When attempting to seed a bias, a character chooses whether to seed a positive bias or a negative bias. If a character succeeds at a skill check to seed a positive bias, one duelist of that character’s choice gains an edge (see below) that can be spent with that duelist uses the tactic associated with the positive bias during the verbal duel. If a character succeeds at a skill check to seed a negative bias, one duelist of that character’s choice gains an edge that can be spent when that duelist counters the tactic associated with the negative bias. Regardless of whether she seeds a positive bias or a negative bias, a character cannot attempt to seed the same audience again if she fails her skill check, and if she fails by 5 or more, no character can attempt to seed whichever bias she tried to seed (positive or negative) again in her duelist’s favor for the rest of the verbal duel. Both sides can attempt to seed the audience, and the GM might allow either side to seed the audience before the skill challenge begins as appropriate. A duelist can only benefit from a single successful seeding of a particular bias (positive or negative) once per verbal duel.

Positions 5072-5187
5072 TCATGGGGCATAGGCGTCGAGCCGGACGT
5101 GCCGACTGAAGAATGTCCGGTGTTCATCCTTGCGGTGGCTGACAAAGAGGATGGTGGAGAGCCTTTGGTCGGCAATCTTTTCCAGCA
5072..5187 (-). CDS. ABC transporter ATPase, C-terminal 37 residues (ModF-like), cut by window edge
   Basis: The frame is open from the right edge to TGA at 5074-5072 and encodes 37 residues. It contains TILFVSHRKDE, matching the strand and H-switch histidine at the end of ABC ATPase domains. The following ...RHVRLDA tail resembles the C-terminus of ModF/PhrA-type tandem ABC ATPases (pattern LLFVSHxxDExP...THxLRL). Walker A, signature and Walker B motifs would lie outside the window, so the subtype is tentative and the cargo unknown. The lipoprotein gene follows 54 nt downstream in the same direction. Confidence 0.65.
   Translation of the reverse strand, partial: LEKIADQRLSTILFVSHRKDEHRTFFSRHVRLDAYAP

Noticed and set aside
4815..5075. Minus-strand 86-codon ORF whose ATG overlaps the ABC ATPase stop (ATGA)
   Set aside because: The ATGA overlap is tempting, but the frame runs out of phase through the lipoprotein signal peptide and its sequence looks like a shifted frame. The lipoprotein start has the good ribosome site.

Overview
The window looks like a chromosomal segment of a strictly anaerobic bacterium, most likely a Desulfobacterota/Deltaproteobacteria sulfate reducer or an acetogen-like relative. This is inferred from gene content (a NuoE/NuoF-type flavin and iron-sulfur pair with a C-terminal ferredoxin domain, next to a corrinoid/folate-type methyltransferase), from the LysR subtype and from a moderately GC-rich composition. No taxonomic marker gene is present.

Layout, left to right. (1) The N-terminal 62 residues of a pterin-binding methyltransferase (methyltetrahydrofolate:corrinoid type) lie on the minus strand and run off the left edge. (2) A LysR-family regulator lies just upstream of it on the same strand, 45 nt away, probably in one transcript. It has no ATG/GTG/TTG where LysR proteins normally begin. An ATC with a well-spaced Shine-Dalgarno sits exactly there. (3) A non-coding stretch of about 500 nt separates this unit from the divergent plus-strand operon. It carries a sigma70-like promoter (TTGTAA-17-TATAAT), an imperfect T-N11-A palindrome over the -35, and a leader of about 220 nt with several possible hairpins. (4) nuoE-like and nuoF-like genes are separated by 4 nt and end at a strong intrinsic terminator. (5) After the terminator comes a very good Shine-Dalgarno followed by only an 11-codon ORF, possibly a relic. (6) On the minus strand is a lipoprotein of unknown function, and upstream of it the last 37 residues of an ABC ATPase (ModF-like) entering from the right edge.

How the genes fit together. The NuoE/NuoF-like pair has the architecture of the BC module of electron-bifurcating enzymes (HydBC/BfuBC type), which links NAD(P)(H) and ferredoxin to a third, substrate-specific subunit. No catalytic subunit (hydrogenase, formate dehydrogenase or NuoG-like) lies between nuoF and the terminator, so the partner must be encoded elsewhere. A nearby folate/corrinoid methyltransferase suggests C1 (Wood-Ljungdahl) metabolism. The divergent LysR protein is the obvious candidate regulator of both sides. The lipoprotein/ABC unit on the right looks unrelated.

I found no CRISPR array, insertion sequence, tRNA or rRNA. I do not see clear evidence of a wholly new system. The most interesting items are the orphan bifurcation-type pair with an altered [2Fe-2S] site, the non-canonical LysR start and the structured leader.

Edges are special advantages that duelists gain throughout a verbal duel from using various measures. A duelist can spend an edge to reroll a skill check to earn completion during a verbal duel. Some edges have limits to when they can be spent. For instance, edges gained from seeding a positive bias can only be spent when using the tactic associated with the positive bias. Several circumstances that grant edges to characters participating in a verbal duel are detailed below.

Class Features, Feats, and Other Effects: Some class, such as the wit archetypeUI for bards, grant bonus edges that can be used during a verbal duel. Such effects note all (if any) restrictions placed on those edges.

Ending the Exchange: Whenever a character wins an exchange, either from her opponent failing to counter her or from her opponent ending the exchange, she gains 1 edge. This edge can be used with any skill check to earn completion during the verbal duel.